The Larkin Ledgers

Like an endless chain of half-built houses


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Reading The Slow Regard of Silent Things: Part XII.iii ASH AND EMBER

We left off with, “breaching the door that’s not for her with neither warning nor comment.” The Larkin Ledgers took a holiday hiatus in much the same manner, but now that High Mourning has passed, I’ll see if I can’t get back to the text in earnest.

Auri walked into Boundary like it was no big deal. In a way it’s similar to the way the name of Annulet just slipped into the text without drawing attention to itself. Is this a new motif for the chapters across the ring?

She returns to Mantle to find her third fire burned down to ash with which she finally fills her clay cup full. She rinses her hands and face and feet. It’s worthwhile to revisit the bit quoted from The Wise Man’s Fear back when she sealed the pipe.

“Some of the compounds we use,” I said. “They’ll go straight through your skin and kill you in eighteen slow ways.” I thought back to the day my tenten glass had cracked in the Fishery. Of the single drop of transporting agent that had landed on my shirt. It was only a tiny drop, barely larger than the head of a nail. I was so certain it hadn’t touched my skin. “I hope that’s not it. But I don’t know what else it might be.”WMF 185

Auri’s making soap because she’s out. Any chemical or alchemical poisoning she experiences during the process can’t be mitigated by even basic hygiene. So far, she seems careful enough, but like that incident it’s not her actions as they happen that tell the story but her reactions afterward. Keeping that in mind makes what follows in the next few chapters easier to understand.

Everything’s ready. She sets the tallow to melt, resisting the urge to speed the process along. The she filters water through the ashes, the usefulness of the crack becoming clear. She kept it as a tool rather then a pointless odd piece of junk.

When the final drips had fallen, Auri held the jar of cinderwash aloft and saw it was as fine as any she had ever made. It was a sunset dusky red. Stately and graceful, it was a changing thing. But underneath it all, the liquid held a blush of wantonness. It held all the proper things the wood had brought and many caustic lies besides.

Calling it cinderwash rather than lye is almost like bear baiting, though in this case the bears are his fans. Depending on the denim brand, cinder wash is either ashen or crimson, but I kind of doubt that’s what Rothfuss was going for. It evokes mercurial grace, goat’s eyes, too many teeth. So it’s not surprising that he ends the paragraph wit the clever turn of phrase. Caustic lies connected to Cinder? The mind itches.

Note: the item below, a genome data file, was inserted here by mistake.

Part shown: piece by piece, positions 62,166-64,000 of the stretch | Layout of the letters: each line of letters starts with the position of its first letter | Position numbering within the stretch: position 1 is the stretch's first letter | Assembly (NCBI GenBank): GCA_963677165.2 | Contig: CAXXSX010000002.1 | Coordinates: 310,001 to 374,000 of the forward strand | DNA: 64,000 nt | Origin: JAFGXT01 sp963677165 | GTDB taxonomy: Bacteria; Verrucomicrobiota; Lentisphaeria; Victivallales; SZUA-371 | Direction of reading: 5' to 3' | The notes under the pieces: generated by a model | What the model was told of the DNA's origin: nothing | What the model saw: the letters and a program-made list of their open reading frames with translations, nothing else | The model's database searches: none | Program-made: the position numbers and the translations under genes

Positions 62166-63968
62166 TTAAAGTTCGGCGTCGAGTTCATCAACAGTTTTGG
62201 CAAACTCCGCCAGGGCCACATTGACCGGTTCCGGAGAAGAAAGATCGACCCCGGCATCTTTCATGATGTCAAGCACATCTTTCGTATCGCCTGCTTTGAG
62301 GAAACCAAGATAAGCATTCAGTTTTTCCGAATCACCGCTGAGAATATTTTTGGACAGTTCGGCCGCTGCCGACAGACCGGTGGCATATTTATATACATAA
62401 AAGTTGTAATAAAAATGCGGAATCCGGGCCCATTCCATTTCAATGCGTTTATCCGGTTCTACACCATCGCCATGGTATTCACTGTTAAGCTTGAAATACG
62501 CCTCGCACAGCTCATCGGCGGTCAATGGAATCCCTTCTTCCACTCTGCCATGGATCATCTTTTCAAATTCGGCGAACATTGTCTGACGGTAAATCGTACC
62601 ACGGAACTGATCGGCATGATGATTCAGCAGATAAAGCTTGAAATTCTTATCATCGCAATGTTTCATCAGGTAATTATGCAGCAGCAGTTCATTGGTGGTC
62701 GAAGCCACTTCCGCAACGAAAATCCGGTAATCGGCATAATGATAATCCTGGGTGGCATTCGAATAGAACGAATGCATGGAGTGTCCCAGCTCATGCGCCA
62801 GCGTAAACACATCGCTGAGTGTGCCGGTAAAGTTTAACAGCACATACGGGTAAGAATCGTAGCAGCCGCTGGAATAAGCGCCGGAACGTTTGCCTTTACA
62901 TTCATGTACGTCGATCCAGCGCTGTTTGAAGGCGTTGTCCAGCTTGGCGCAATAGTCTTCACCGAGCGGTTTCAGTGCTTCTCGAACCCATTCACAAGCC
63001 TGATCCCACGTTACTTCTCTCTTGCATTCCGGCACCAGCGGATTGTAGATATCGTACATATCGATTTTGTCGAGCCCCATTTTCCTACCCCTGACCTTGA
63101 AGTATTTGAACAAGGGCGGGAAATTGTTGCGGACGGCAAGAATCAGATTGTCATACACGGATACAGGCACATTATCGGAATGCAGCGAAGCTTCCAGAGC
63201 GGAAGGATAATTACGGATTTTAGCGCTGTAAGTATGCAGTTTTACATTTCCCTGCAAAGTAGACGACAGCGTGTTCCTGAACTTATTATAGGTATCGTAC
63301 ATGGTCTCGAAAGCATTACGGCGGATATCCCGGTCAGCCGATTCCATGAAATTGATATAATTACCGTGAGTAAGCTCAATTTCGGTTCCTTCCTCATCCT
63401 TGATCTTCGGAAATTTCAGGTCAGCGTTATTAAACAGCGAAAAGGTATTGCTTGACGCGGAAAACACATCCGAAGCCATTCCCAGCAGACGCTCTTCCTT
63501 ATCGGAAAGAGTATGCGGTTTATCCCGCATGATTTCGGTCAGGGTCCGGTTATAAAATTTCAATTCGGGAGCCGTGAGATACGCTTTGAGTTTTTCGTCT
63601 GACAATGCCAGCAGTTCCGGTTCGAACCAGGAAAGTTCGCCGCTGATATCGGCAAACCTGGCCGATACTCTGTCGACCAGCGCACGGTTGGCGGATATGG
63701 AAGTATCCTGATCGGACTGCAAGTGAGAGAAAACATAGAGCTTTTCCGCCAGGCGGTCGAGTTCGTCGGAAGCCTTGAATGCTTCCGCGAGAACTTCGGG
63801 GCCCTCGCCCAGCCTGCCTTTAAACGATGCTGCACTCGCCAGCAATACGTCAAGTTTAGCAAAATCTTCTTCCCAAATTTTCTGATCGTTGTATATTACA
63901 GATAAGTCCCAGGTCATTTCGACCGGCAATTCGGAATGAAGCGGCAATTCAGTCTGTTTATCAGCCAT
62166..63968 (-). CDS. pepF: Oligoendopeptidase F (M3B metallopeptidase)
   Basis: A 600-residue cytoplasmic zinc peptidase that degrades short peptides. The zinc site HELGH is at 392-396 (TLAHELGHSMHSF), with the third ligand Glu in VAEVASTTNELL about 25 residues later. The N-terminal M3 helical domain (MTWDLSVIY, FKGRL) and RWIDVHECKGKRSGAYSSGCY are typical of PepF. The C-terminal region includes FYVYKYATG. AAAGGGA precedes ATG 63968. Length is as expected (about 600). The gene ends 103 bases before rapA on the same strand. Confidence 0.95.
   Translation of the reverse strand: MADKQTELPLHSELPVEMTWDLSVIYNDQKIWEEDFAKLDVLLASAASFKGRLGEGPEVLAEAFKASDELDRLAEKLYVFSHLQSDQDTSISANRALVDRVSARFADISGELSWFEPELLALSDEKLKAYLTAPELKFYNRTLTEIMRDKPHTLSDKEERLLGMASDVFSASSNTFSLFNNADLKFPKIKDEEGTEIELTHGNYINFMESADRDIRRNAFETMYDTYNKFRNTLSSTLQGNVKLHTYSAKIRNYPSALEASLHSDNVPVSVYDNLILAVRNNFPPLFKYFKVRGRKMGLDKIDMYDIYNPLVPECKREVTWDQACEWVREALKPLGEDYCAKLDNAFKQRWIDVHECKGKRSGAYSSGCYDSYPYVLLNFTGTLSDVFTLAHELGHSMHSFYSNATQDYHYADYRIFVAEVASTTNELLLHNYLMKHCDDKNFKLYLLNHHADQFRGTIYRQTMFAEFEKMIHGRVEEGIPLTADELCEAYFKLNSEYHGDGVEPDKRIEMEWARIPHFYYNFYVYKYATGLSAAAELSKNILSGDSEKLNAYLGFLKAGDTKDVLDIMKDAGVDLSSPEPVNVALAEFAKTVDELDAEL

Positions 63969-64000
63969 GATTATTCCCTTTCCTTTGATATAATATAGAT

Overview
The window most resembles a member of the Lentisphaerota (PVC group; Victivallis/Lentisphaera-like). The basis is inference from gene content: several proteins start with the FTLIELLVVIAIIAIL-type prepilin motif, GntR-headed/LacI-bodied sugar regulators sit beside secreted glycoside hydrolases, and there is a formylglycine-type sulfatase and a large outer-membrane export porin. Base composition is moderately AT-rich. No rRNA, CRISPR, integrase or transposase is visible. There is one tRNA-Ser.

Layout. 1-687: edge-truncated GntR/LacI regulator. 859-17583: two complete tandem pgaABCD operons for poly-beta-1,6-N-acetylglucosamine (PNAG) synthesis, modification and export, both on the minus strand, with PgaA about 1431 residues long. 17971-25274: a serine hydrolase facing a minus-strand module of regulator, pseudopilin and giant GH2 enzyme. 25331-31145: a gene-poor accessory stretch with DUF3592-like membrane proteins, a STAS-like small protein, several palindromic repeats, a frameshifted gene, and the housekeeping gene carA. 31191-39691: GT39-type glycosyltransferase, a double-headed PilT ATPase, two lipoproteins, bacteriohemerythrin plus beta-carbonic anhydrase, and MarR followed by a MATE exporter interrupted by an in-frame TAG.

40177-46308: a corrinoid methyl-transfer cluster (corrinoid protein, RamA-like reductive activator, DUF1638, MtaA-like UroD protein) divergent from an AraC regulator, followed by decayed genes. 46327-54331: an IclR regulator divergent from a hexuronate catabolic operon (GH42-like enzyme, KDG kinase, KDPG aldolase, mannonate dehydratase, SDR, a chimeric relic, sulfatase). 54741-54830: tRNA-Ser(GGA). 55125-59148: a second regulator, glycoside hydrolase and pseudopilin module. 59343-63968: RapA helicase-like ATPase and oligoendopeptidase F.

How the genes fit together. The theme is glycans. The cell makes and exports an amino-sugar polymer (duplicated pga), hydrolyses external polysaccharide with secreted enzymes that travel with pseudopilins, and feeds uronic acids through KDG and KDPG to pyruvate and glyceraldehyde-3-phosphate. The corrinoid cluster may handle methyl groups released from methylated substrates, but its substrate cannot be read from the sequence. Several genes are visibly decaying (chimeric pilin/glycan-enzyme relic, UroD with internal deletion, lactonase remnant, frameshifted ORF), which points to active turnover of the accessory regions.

So she’s got water, lye, and fat. She can make soap. Plain, unscented, joyless soap. “How terrible to live surrounded by the stark, sharp, hollowness of things that simply were enough?” the text asks.  Auri’s intentional smallness, her resistance of desire, again grates against her minor indulgences.

And here the nutmeg comes in, together with Esther’s esters. A redditor explored the soap-making process in some detail here, which should clear up anything I negelct to explain and account for any gross misconceptions on my part. Chemists and alchemists weighed in to offer information. One went so far as to note that Pat was drawing a little bit from life in these scenes.

What I want to draw out of all that is the incredibly haphazard and generally unsafe extraction method Auri uses to get tetradecanoic acid. Presumably it’ll improve the lather of the soap and the selas scent will improve Auri’s day. But she’s chancing (or maybe courting, who knows) toxic exposure to myristicin.

A and E Byne

She wishes for a proper press, which she actually has in Boundary. Her rules for using it are, at this point, unclear. So she carries on straining, twisting, and absorbing psychoactive agents through the linen.

Auri lifted up the glass and eyed the viscous liquid, clear as amber. It was lovely, lovely , lovely. It was like nothing that she’d ever seen before. It was thick with secrets and sea foam.